While the Okanagan Shaka School District’s new electric bus looks much like conventional diesel buses, the technology powering the vehicle is different. The bus is at the Summerland Yard and will be used on bus routes in Summerland. (John Arendt - Summerland Review)

While the Okanagan Shaka School District’s new electric bus looks much like conventional diesel buses, the technology powering the vehicle is different. The bus is at the Summerland Yard and will be used on bus routes in Summerland. (John Arendt - Summerland Review)

Electric school bus acquired for Summerland

Okanagan Skaha School District to transition away from diesel buses

An electric school bus, the first in the Okanagan Skaha School District’s fleet, is transporting students in Summerland.

The new bus marks the start of a plan to transition the school district’s fleet of 18 buses from diesel to electric.

“The bus will be at our Summerland yard. We are working with Commercial Vehicle Safety and Enforcement to finalize the permit as a school bus, and have a charging station built,” said Doug Gorcak, director of facilities for the school district.

While the 76-passenger bus looks the same as conventional school buses, the appearance under the hood is different. Instead of a conventional engine, the bus is powered by a heavy duty permanent magnet motor system. It has the capability of 250 kilowatts or 335 horsepower of peak power and its continuous power is 160 kilowatts or 215 horsepower.

At a full charge, the bus can cover around 220 kilometres and can regenerate power during a drive.

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The school district received $205,544 from the B.C. Ministry of Education and $126,306 from Clean Energy BC to help offset some of the expenses. The total cost of the bus is $363,216 and the school district’s cost is $31,366.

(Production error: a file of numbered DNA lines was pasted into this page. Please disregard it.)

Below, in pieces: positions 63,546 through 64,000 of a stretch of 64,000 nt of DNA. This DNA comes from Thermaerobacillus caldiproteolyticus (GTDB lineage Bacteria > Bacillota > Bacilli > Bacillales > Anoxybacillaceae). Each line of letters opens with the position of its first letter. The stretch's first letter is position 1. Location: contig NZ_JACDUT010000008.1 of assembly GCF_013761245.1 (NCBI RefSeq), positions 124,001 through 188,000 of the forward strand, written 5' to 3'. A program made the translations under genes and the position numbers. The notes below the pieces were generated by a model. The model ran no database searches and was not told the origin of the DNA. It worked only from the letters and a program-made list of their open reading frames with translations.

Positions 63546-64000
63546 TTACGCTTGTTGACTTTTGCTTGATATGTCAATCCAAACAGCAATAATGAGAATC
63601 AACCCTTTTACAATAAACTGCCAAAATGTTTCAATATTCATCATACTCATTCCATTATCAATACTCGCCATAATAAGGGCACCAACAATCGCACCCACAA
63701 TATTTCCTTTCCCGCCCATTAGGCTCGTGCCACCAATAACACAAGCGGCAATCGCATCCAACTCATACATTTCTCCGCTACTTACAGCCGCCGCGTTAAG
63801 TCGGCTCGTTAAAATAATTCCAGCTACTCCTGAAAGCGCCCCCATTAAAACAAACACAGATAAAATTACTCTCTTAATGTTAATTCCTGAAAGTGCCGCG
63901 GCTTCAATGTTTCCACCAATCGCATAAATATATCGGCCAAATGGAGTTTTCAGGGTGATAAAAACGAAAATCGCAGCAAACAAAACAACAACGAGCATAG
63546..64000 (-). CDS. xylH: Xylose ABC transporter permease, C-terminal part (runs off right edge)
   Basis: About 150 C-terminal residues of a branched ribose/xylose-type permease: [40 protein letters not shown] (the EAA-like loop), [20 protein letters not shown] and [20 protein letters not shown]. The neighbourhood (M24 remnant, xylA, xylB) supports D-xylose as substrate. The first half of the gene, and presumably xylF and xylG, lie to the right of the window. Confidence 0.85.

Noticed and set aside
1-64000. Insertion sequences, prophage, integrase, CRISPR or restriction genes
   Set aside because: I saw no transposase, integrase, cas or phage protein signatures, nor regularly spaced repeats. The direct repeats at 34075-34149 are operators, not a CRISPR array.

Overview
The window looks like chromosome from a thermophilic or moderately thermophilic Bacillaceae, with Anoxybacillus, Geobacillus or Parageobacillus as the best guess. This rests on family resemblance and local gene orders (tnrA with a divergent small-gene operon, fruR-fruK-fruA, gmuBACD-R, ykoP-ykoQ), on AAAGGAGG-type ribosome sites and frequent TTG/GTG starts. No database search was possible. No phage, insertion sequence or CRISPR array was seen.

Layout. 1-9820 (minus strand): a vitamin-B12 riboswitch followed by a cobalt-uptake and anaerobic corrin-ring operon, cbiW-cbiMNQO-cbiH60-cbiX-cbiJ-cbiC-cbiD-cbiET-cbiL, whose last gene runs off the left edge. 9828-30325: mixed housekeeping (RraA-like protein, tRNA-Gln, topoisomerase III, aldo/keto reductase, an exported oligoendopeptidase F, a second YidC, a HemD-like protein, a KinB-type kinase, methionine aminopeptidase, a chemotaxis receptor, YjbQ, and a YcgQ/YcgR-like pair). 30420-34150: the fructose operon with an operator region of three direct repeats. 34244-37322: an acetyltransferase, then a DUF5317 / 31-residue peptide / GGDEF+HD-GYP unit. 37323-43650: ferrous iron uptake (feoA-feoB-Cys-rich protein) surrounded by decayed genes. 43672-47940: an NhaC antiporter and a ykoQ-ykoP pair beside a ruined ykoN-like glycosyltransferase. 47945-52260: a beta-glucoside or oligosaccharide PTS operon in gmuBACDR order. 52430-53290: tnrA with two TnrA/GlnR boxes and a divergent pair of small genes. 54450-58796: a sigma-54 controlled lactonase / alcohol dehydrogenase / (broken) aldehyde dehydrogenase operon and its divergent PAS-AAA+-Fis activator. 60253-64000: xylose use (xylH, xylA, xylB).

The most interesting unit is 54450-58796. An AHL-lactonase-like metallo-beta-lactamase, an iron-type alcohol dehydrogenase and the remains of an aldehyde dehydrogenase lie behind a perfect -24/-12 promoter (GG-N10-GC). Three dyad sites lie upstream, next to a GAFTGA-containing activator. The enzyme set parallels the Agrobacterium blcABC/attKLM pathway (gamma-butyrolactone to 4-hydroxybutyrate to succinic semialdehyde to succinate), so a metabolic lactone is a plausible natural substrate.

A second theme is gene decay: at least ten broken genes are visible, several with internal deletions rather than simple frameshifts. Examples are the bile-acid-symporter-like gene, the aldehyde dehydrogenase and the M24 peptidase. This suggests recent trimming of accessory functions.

In addition, the school district has installed a charging station at the Summerland yard.

The electric bus is expected to save the school district $10,000 a year in fuel and maintenance costs.

Gorcak said driving the bus is a little different from driving a conventional school bus, as starting and stopping methods are not the same.

Bus drivers with the school district will take turns operating the buses, in order to become familiar with its operation.

While the school district is in the process of converting its buses to electric vehicles, the process could take up to 14 years, Gorcak said. The reason for this time frame is because there is a schedule in place for the replacement of school buses.

In the British Columbia Interior, Vernon was the first school district to acquire one of these electric buses.

Gorcak hopes to see other school districts make the shift to electric bus fleets. “We’re hoping to lead the way so this can continue,” he said.

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